MOZART: Model for OZone and Related chemical Tracers
MOZART chemical mechanisms
The MOZART chemical mechanisms used in CAM-chem and WACCM (components of the Community Earth System Model) are developed, maintained and updated at NCAR, with collaborations from the community. A full description of the mechanism and its implementation in CESM2 has been published: Emmons et al., JAMES, 2020. The aerosol schemes used in CESM2, including the Secondary Organic Aerosol (SOA) Volatilty Basis Set (VBS) scheme and the Modal Aerosol Model (MAM), are described in detail in Tilmes et al., JAMES, 2019. The stratospheric chemistry is discussed further in Gettelman et al., JGR, 2019.
The current family of MOZART chemical mechanisms include:
T1: The MOZART tropospheric chemistry mechanism has been updated and expanded significantly from MOZART-4 to include an expansion of the isoprene oxidation scheme, splitting lumped aromatics and terpenes to individual species and updating their oxidation products, and a more detailed representation of organic nitrates. A preliminary version of the T1 mechanism, including a description of the aromatic oxidation, was published in (Knote et al., 2014). Previous MOZART-4 users should note that the new treatment of aromatics replaces the MOZART-4 lumped aromatic (confusingly called 'TOLUENE') with the specific species BENZENE, TOLUENE and XYLENES. The lumped monoterpene is now called MTERP, and a sesquiterpene, BCARY, has been added.
TS1: The T1 tropospheric mechanism, plus halogen compounds and reactions to represent stratospheric chemistry.
TSMLT1: A comprehensive mechanism for use in WACCM, including chemistry for the Troposphere, Stratosphere, Mesosphere and Lower Thermosphere.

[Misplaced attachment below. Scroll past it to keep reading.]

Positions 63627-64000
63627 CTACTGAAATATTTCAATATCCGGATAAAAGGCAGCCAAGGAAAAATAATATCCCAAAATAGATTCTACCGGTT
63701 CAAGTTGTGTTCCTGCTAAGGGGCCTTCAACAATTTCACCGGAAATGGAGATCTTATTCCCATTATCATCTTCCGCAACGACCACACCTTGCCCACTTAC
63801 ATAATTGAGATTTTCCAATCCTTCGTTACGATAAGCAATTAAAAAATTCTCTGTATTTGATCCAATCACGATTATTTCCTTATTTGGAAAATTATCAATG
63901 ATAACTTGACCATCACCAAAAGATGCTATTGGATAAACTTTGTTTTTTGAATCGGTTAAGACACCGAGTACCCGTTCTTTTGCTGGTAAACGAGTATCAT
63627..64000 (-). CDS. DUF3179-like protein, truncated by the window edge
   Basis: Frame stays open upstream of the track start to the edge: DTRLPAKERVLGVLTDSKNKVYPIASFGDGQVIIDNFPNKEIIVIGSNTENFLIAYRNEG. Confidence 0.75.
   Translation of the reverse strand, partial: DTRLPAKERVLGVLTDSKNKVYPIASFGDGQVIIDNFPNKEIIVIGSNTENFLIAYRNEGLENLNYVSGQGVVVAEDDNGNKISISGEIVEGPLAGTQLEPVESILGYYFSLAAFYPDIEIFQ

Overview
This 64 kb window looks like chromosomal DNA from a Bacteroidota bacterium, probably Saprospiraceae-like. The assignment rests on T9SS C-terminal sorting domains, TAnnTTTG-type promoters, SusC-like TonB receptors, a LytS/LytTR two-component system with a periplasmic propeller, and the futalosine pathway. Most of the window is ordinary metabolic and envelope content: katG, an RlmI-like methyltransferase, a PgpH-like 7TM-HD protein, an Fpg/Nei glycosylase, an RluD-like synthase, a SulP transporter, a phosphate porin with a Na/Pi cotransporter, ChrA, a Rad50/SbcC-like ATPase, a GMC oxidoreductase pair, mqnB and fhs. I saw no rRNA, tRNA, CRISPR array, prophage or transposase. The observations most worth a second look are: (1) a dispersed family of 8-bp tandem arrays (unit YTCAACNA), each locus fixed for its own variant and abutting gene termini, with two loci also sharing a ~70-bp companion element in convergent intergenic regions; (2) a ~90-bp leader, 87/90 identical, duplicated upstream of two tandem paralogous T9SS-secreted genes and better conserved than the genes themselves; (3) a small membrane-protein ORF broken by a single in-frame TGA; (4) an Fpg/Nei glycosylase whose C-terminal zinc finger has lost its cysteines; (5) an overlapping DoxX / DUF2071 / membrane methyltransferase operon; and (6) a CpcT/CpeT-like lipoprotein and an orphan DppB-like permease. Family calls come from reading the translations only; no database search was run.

TS2: Expanded isoprene and terpene oxidation (Schwantes et al., 2020).
MOZART chemical transport model (CTM)
The MOZART CTM has not been updated since the publication of MOZART-4 in 2010, and therefore is quite out of date. The source code is freely available to the community, however it is no longer being developed or supported. Documentation on Downloading and Running MOZART-4 Source Code
The capabilities of MOZART-4, with numerous improvements, are available in CAM-chem and we recommend that it be used instead of MOZART-4. CAM-chem is a component of the Community Earth System Model, so can be run as a fully coupled free-running climate model, but can also be run with specified dynamics (nudged to reanalysis meteorology) to produce results similar to the MOZART CTM.
The MOZART-4 chemical mechanism and model description were published in Emmons et al. (2010). The MOZART-4 mechanism contains a detailed description of tropospheric inorganic chemistry and of organic species with 3 carbons or less, and a reasonably thorough treatment of isoprene chemistry. Larger alkanes and alkenes, terpenes, and aromatics are also included in the mechanism, albeit with lumping and simplification.
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